Leadership in succession is really in two parts, yet based on one core set of values. The family’s values are the bedrock of a lasting family business legacy, so leadership from both generations is focused on the long-term growth of the business. This includes making sound business decisions, managing staff, finding new opportunities, developing the next generation and building on the achievements of previous generations. In many ways, family businesses are already extremely good at doing this. The 2017 and 2019 Edleman Trust barometer’s research shows that overwhelmingly people like working for family businesses and customers far prefer buying off family businesses because they are trusted.
Generational leadership is at the core of this. If each generation recognises their unique leadership responsibilities and works with the other generation, then not only does the business grow but succession becomes a natural outcome — not some add on that we begrudgingly start doing, usually when it is far too late.
So, what are the generation leadership issues? For the Next Generation it is recognising what they don’t know and working on developing their skills, knowledge and talents to take on leadership of the business. For the Senior Generation it is sharing their knowledge, mentoring the next generation, introducing them to key relationships as well as putting them in situations so they can learn hands-on what is required.
This might be attending senior management meetings, observing how the board works or leading delegations looking into new business opportunities. Probably the hardest thing for the Senior Generation to do is plan what they want to do as the Next Generation takes on more and more active roles within the business. The last thing the Senior Generation wants is to be “put out to pasture” but at the same time they need to make room for the Next Generation to step up.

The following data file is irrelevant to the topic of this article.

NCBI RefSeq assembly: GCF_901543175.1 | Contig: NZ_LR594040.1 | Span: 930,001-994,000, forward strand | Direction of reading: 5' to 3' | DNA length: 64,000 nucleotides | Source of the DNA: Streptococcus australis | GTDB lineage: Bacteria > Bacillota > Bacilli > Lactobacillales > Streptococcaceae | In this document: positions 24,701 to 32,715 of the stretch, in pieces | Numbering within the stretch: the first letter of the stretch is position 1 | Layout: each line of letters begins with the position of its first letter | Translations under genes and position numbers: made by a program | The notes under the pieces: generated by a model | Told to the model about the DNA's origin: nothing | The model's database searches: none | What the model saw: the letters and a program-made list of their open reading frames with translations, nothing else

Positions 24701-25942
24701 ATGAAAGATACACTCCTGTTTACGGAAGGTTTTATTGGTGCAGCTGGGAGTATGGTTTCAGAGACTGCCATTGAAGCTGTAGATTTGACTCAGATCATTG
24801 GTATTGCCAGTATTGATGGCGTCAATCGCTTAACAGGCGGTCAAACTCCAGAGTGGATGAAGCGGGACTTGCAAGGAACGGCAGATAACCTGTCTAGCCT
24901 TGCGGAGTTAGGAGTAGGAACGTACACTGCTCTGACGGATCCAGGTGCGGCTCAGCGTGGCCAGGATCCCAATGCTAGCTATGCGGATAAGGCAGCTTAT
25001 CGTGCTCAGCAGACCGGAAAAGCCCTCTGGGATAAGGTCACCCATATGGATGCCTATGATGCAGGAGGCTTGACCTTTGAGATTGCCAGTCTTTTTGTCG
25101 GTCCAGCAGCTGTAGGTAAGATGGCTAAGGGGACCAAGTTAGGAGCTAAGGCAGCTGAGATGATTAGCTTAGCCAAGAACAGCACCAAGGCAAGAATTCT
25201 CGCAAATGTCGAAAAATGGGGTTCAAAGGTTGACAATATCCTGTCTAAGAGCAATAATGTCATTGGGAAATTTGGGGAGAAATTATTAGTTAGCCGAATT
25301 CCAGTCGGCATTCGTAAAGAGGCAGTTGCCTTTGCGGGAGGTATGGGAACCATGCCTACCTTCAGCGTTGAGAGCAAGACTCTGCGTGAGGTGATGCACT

Questions for the Senior Generation include:
- What role (if any) do they want in the business?
- How much time in a week do they want to be involved in the business?
- What will they do with their spare time?
- What hobbies, interests, community events, holidays, passions do they want to take on?
We know many in the Senior Generation often have no significant outside-of-the-business interest. Mainly because they have been so focused on building and running the business. By having these conversations early, passions and interests can be developed so that stepping back from the business is actually a relatively easy thing. Real life examples of this include:
- One person who has become a passionate drummer in his late 70s and plays the drums in a way that Charlie Watts would be proud of. He’s also involved with the local theatre group and does a huge amount of philanthropic work for his local community.
- Another spends weeks using his connections and knowledge investigating new investment opportunities that then get fed back into the growth of the business—he loves the “all care, no responsibility’ aspect to this. He has the fun part of identifying the possibilities and then hands it over to the Next Generation who are running the business, to do the hard work of bringing it to fruition.
- And of course, one of our favourite examples: the 100-year-old who still works two days a week in the business as an auditor while his son and grandson run and lead the business.
The secret to this comes back to the combination of good communication and good leadership — allowing honest, considerate, creative conversations and decisions to be made between the two generations. It’s not a one-off conversation, it’s ongoing, often fuelled with some good wine, and done in a spirit of respect and good humour. The outcomes are wonderful!
So, I highly recommend Bob’s books, he has so much experience in this space—We are lucky to have his expertise and knowledge in Family Business Central.